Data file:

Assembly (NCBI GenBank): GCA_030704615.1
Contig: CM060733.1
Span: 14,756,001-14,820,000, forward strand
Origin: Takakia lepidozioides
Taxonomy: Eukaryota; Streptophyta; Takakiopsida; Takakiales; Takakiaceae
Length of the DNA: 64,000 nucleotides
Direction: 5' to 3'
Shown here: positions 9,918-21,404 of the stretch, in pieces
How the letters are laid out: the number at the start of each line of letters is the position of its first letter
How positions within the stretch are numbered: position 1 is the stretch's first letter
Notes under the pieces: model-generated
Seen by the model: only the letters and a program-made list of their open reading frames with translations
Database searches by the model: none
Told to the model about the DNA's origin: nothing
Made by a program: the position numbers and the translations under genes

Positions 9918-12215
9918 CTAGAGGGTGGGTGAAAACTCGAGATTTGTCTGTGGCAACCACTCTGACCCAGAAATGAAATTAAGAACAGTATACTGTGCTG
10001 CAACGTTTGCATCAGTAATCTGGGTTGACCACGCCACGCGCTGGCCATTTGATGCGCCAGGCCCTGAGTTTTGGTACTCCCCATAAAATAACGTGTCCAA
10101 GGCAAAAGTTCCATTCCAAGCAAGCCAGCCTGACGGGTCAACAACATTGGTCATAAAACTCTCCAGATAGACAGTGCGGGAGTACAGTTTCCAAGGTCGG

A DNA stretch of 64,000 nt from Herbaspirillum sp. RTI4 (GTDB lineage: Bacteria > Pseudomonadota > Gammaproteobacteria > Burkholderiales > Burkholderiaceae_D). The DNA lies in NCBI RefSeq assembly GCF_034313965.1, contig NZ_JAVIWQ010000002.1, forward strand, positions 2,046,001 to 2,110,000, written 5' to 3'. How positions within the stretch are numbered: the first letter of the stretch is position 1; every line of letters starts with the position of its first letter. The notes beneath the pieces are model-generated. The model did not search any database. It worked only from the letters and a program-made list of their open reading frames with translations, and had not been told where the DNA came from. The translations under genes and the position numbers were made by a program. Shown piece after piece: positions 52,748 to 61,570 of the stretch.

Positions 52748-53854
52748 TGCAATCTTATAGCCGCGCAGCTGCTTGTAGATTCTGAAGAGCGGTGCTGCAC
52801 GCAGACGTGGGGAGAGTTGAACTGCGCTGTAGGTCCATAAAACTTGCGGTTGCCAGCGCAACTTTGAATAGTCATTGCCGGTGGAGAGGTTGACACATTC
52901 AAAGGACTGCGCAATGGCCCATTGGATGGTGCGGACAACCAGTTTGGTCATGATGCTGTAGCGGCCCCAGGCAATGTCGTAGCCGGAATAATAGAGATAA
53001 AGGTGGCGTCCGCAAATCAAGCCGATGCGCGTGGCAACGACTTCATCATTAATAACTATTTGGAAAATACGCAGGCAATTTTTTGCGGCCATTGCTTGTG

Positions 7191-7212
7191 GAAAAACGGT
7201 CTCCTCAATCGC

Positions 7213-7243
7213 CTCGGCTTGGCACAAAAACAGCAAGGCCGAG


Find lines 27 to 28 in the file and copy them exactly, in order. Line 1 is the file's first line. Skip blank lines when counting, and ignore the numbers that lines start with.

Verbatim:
7191 GAAAAACGGT
7201 CTCCTCAATCGC